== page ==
If you created a top-five list examining the reasons why the Cincinnati Bengals lost on Sunday, somewhere in muddled in a notes of your erratic hand-writing could be Cincinnati's failure to prevent long third down opportunities from being converted. Pittsburgh's offense converted five of seven third downs in the first half against the Bengals defense; three of which required at least 10 yards or more. Allowing third down conversions, which fails to bring the offense back onto the field, significantly reduces your chances towards victory. Besides the act of scoring (hello John Madden), third downs remain the most critical aspect in the game of football.
Case in point the Steelers converted five of six third downs during four scoring drives; they failed to convert a single third down conversion on six opportunities during non-scoring drives. Conversely the Bengals offense converted three of four third down opportunities on scoring drives; they converted only one of seven third downs during non-scoring drives. Easy as that, right?
Where Cincinnati really failed on Sunday was two-fold. Turnovers by the offense in the fourth quarter along with an inability for the defense to get off the field in the first half.
With 9:21 remaining in the first quarter, Ben Roethlisberger takes the shotgun snap on third and ten from the Bengals 16-yard line. Paul Brown Stadium is loud, aiming to disrupt the Steelers' concentration while encouraging Cincinnati's defense. The Bengals blitzed, bringing seven with Jonathan Fanene and Nate Clements coming off the edge. Completely unblocked with a free shot on the quarterback, both defenders were unable to deliver the hit on Roethlisberger because the quarterback did what no quarterback has ever done in the history of the NFL. Step up in the pocket. Now with contain completely broken, Roethlisberger scrambled to his right, finding a wide open Jerricho Cotchery who caught the game-opening touchdown pass on the "A" in the endzone.
If Fanene isn't sprinting in a direct line at the quarterback with hands raised like a zombie and absolutely no lateral movement, this play breaks down much sooner with the likelihood of a quarterback sack; or at the very least a throw-away to avoid the sack (not that Ben knows how to do that). Instead the Steelers take a seven-point lead.
Midway through the second quarter, the Steelers lost nine yards on consecutive quarterback sacks, setting up a third and 19 from the Steelers 15-yard line with 4:57 remaining in the first half. Cincinnati brought four allowing the quarterback to take a seven-step drop to survey the field. Roethlisberger shifts to his left, setting his feet on the left hashmark and firing a missile to the 35-yard line. Bengals cornerback Leon Hall collided with wide receiver Antonio Brown as the pass arrives, sending the football straight up into the air on the deflection. Hall's momentum cleared him of the deflection whereas Brown remained in place to haul in the football for the 21-yard pass.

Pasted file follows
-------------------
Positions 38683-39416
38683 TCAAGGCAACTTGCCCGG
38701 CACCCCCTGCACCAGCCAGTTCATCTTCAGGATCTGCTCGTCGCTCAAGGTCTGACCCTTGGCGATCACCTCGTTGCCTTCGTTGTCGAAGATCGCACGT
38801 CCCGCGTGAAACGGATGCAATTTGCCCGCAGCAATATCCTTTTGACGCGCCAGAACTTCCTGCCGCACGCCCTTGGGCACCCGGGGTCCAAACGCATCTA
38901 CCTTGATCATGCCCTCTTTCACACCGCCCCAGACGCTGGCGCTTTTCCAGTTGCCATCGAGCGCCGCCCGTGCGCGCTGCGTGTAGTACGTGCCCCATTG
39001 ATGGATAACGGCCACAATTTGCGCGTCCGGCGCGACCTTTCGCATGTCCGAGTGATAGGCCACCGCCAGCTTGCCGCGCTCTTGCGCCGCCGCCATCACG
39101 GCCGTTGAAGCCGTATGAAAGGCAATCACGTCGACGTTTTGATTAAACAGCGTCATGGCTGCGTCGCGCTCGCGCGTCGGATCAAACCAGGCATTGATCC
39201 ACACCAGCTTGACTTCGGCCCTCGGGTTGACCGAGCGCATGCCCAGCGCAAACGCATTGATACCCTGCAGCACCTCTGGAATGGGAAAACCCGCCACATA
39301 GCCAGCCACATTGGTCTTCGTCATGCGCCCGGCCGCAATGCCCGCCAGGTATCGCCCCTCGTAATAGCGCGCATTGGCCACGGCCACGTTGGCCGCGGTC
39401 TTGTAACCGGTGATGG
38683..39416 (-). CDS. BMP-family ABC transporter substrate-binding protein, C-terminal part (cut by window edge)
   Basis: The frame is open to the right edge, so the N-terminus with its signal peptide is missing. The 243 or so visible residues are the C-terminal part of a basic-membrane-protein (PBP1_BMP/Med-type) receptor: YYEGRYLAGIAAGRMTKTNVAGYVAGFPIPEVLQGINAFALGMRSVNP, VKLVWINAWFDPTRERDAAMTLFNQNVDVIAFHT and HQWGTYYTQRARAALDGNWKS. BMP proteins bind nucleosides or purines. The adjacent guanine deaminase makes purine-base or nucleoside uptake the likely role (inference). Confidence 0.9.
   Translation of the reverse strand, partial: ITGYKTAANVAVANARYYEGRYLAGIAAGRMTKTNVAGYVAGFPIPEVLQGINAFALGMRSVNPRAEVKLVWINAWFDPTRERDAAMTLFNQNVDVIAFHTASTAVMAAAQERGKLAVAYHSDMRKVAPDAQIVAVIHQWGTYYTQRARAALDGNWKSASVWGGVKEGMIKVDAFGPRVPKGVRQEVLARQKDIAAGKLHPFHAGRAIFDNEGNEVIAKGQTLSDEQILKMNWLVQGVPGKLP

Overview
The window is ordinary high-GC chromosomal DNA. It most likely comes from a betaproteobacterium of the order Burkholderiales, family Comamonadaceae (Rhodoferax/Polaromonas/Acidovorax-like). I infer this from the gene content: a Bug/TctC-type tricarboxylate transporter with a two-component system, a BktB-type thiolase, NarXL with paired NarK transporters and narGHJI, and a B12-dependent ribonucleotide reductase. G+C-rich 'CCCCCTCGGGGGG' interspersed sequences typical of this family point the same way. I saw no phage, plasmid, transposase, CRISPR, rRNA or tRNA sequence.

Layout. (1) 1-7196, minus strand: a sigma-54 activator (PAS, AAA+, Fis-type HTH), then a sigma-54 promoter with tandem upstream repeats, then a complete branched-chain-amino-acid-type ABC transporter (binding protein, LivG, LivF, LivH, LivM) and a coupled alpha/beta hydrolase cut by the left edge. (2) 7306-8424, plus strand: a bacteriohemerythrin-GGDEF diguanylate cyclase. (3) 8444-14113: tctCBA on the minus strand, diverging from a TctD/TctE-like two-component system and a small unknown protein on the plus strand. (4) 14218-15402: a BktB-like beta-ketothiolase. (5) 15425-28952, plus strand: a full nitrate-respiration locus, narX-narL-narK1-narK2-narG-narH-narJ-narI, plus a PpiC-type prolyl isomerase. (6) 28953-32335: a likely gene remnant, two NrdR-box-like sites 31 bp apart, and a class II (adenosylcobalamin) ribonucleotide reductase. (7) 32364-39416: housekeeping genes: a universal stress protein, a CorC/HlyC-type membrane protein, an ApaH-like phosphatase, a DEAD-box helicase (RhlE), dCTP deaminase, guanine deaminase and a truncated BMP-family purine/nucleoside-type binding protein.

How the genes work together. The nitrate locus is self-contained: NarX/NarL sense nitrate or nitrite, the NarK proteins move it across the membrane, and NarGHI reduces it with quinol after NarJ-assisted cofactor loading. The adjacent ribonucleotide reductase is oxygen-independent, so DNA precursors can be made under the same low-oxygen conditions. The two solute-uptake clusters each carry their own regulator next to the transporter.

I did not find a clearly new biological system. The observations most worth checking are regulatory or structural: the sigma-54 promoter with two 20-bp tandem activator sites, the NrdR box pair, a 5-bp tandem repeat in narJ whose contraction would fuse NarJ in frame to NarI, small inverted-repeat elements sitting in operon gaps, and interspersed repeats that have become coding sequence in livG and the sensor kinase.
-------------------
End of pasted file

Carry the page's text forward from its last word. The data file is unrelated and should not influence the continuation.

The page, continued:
In fairness to Hall, he played it right. His timing was perfect, establishing contact with the receiver just as the football arrived. Sometimes you just don't get the bounces during unpredictable deflections. Those are the certainties of football you have to accept when they happen against you, as you would when they happen for you.
The Steelers offense converted five of seven third down opportunities in the first half, three of which required ten yards or more for the conversion. Then the Bengals defense stepped up.
On third and nine from the Steelers 16-yard line and 13:41 remaining in the third quarter, Roethlisberger tries to hit Mike Wallace on the hook route but the pass was poorly thrown due to Cincinnati's pass rush. Third and 12 from the Steelers eight-yard line with 12:40 remaining in the fourth quarter, again under intense pressure (Gibril Wilson drops him), Roethlisberger overthrows Mike Wallace down the middle of the field. Steelers punt. Third and eight from the Steelers 22-yard line with 4:57 remaining in the game, Roethlisberger has a nice pocket but overthrows Jerricho Cotchery with Chris Crocker in perfect position to prevent the reception regardless. Steelers punt.
Cincinnati's defense didn't allow a single third down conversion in the second half, which was a big reason that the Bengals were able to tie the game in the third quarter. However the Bengals offense would only convert one of the final four third down opportunities, compounded by two turnovers in the fourth quarter.